It was architect Daniel Hudson Burnham who said, “Make no little plans; they have no magic to stir men’s blood.” In the corporate world, however, big plans require a big effort. Corporate governance exists to help companies carry them out by providing a framework of rules and procedures that extend to everyone, from board directors and senior management to shareholders and customers. In short, corporate governance is designed to help companies make smarter decisions according to the letter of the law.
Some, like The Coca-Cola Company and Bank of America, have such confidence in their corporate governance policies that they post them to their websites. So what does it take to create a good one? Is yours up to snuff?
Build a Strong Board of Directors
Responsible for overseeing your company’s affairs, your board of directors should be comprised of experienced, passionate people who possess the time and energy needed to fulfill the role. Generally nominated by long-term shareholders, board members should also be a diverse group that brings varied insights to the table. Just as your company makes an effort to attract and retain top management talent to ensure a competitive advantage, so too should you work to create a skilled and decisive board.
That means giving them the tools they need to do their job effectively. Expose them to an orientation program that will prepare them to delve into your industry and familiarise them with the competitive landscape. Educate them on an ongoing basis, and keep them engaged to maximise the value of each director’s unique perspective.
Your directors should be well aware not only of their responsibilities, but also of your company’s existing policies. For example, does your board have a maximum length of service? What kind of evaluation process do you employ to ensure that all members are performing? Make your stance clear, so that directors know what’s expected of them and can focus fully on the task at hand.
Foster Loyalty and Trust
A public company’s loyalty is, above all else, to its shareholders. Directors must therefore uphold the shareholders’ interests and maintain the highest ethical standards.
The secret lies in collaboration and an open dialogue. Some companies encourage board members to have direct contact with shareholders or assign select directors to liaise with them on key issues. As directors are tasked with making the company’s most critical decisions, contact with shareholders is important to ensure that those decisions have the desired outcome.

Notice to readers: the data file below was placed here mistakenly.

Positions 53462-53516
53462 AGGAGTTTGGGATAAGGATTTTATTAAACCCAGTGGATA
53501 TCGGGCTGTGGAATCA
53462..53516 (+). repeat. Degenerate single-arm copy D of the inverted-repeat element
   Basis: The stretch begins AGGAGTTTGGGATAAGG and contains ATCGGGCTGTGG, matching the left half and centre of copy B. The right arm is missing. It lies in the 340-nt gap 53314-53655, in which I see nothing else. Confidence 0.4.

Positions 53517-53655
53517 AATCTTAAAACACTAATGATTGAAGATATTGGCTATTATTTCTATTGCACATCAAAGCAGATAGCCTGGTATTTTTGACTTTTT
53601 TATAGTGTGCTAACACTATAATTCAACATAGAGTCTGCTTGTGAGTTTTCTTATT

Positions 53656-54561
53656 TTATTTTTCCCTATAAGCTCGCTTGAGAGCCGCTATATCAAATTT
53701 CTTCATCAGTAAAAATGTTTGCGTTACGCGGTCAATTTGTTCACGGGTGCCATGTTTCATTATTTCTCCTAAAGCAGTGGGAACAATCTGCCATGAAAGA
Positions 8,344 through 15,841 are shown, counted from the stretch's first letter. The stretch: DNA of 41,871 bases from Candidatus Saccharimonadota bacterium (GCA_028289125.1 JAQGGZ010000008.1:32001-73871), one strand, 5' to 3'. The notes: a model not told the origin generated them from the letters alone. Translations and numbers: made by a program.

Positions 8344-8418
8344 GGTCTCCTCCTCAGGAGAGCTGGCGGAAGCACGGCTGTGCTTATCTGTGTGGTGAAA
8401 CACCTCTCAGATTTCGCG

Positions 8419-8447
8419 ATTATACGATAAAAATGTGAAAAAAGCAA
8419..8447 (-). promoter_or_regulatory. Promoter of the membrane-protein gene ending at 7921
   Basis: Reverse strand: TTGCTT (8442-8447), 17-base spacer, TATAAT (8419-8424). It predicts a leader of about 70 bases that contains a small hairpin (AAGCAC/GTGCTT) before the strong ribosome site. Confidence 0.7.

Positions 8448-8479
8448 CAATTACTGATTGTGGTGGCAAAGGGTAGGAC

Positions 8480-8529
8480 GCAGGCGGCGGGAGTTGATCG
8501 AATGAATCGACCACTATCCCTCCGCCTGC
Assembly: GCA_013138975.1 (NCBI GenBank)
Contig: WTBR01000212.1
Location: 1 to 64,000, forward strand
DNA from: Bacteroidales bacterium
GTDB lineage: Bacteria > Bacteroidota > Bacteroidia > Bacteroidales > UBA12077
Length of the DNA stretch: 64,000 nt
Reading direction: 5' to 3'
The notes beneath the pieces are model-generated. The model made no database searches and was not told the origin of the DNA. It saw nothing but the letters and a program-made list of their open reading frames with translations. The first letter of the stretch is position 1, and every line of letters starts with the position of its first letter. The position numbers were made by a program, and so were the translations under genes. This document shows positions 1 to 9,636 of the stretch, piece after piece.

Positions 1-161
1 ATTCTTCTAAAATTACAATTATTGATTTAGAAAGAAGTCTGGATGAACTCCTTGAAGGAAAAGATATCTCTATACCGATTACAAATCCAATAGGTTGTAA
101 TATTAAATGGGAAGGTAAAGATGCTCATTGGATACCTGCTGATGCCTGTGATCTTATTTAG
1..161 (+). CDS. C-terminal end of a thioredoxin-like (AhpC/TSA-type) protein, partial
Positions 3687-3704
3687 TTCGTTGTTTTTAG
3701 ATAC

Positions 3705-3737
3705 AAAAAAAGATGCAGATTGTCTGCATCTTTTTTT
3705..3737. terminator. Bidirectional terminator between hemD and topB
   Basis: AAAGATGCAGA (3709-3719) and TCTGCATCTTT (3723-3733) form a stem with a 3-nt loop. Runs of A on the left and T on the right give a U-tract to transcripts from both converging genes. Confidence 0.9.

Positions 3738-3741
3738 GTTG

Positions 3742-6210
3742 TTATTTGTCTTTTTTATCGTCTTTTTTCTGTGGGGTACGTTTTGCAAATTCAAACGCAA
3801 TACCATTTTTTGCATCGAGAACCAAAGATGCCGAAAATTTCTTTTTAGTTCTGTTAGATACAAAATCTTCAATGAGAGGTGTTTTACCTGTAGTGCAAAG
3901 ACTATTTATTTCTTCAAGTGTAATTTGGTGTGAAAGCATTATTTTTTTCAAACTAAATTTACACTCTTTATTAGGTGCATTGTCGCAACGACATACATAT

An offshoot of loyalty to shareholders is transparency, not just about quarterly financial results but roles and responsibilities within the company, goals, challenges, strategic decisions, and upcoming mergers and acquisitions. In its report on corporate governance in the public sector, Deloitte explains, “It is becoming more important than ever to… maintain faith in the system and promote better service to the public, accompanied by transparent and controlled operations.” Creating a culture of trust can also have a ripple effect that positively influences your company’s reputation, employees and brand.
On the logistics front, it’s vital that companies have a system in place to set and carry out the board’s agenda and activities, including tasks like mapping short and long-term strategies, electing a CEO and determining compensation, and assessing opportunities and risks. This involves routinely asking whether you’re meeting objectives and doing what you set out to do. Communication is key:
Communication and information flow between the board and management, along with communication with all shareholders and stakeholders, are among PricewaterhouseCoopers (PWC)’s rules for good corporate governance.
There are tools designed expressly to facilitate this. Board portals, for example, allow directors and administrators to interact with each other through a secure platform, which can significantly boost mobility and productivity among top decision-makers.
Corporate governance isn’t a one-size-fits-all solution. But keep these best practices in mind and you’ll be better equipped to execute your company’s plans — big and small.